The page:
March, 30 2021
The biggest challenge in Zimbabwe concerning mines is to regulate the sector. Finding a legal framework is fundamental to prevent abuses (such as smuggling and trafficking). There is simply no traceability of goods. This lack of visibility is common in the mining sector, as sites are often located in isolated areas (white zones). Thus, some sites are not equipped with cameras, which represents a potential danger both for mining personnel, and for the resources that are extracted and targeted by illegal traders. The keys to the evolution of the mining sector in Zimbabwe are regulation and traceability. These are often time-consuming issues, but their implementation can be greatly accelerated by digitalization.
A few companies such as Zimplats, Unki and Mimosa mining sites are a bit more advanced in terms of digital transition, as they have several commitments regarding safety and sustainability through technology. But these mining sites belong to the same group (Platinium Group Metals), which shows that this is not the case for all mines. Other companies such as Caledonia Mining have their primary asset in Zimbabwe (Blanket Mine), and the company aims to « increase its annual production by 45% by 2022 ». On the other hand, Dallaglio Investments brings disused mining sites back to life, with a strong will of innovation. These companies aim to promote the productivity and economic activity of the country by focusing on the implementation of the latest technology.
At this stage, few mining sites are digitalized, so there is still much room for improvement. It is essential to supervise people, mining equipment and extracted resources at the same time. There is no monitoring solution implemented, on one hand because of white zones issues, and on the other hand because some actors or mining operators have no interest in having too much transparency on their sites. Many factors come into consideration, such as corruption, and it is essential to have traceability for a more equitable distribution of resources. We definelty need to improve in terms of surveillance.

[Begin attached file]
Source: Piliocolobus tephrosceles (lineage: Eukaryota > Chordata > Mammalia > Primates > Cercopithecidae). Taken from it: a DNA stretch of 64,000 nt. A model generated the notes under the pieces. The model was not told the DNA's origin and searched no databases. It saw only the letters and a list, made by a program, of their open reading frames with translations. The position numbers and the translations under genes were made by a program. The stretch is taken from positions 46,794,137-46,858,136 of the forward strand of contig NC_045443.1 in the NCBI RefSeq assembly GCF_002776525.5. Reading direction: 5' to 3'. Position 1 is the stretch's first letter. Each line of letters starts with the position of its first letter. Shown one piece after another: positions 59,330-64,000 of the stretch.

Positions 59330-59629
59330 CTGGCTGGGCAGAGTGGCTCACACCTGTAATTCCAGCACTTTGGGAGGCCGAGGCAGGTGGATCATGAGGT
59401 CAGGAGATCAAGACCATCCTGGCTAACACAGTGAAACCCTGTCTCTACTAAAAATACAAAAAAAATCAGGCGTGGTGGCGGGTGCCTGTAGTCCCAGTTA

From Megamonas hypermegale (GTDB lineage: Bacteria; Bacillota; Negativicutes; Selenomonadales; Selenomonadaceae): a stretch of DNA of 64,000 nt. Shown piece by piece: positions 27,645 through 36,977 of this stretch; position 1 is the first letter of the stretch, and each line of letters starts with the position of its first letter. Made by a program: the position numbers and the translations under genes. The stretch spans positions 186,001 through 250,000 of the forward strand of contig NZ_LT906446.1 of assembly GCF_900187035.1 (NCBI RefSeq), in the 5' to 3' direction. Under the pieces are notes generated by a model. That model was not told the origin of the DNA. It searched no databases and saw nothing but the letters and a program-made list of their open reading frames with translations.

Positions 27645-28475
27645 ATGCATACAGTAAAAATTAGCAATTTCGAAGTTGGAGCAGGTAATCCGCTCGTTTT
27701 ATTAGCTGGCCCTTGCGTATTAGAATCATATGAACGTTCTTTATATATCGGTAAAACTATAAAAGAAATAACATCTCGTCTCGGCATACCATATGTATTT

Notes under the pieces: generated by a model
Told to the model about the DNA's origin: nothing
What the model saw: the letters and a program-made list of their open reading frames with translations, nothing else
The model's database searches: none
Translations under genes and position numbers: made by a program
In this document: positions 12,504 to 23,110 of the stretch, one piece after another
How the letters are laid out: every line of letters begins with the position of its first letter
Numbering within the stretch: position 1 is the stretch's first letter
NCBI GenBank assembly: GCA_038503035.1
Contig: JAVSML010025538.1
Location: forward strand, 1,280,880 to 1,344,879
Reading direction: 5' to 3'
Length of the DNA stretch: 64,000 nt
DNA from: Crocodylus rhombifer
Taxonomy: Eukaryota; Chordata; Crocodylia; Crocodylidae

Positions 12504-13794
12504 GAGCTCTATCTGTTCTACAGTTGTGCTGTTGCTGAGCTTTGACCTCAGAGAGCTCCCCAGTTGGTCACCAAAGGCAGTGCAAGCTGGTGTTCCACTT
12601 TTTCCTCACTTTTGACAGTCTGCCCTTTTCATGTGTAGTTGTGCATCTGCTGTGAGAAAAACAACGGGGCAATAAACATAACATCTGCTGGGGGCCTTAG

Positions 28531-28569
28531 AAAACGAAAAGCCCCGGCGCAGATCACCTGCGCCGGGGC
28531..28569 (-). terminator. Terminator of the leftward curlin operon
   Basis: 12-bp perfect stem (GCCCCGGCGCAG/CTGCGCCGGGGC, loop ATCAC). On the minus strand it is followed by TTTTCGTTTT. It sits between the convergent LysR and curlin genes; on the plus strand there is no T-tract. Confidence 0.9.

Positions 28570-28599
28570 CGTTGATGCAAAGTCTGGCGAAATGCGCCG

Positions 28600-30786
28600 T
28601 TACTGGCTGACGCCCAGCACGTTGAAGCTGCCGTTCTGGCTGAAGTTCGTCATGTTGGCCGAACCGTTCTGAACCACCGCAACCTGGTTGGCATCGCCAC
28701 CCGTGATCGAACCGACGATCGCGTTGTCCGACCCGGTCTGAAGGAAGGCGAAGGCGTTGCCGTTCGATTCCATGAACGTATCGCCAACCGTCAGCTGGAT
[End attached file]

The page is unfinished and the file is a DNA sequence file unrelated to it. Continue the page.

One sector that requires particular attention is diamonds industry. The income generated by this industry does not benefit to Zimbabweans. Despite the complaints, Zimbabweans do not have the leverage to quickly influence decision makers and rebalance the situation. This is due to the fact that the land used for mining is owned solely by the government and therefore, people are dependent on policy makers. In addition, very little is done to measure and reduce the environmental impact of these mining sites. It would therefore be essential to also address the issue of land distribution.
Three main topics need to be scrupulously studied:
The government is currently studying a new draft of laws for the mining sector as policy makers are aware that the mining sector is a central part of the economy, which requires a legal, commercial and legal framework.
Formalization of processes and operations will help curb corruption and avoid abuses such as smuggling.
Finally, it is essential to reduce illegal activities, for the sake of security and the fair redistribution of resources.
More than half of the foreign investment in Zimbabwe is from China. The United States also plays an important role in the mining industry. However, policymakers would like to open up to other potential markets and international opportunities. This is also something that will surely be developed in the years to come, as diversification of the client base is likely to lead to a more equitable sharing of resources.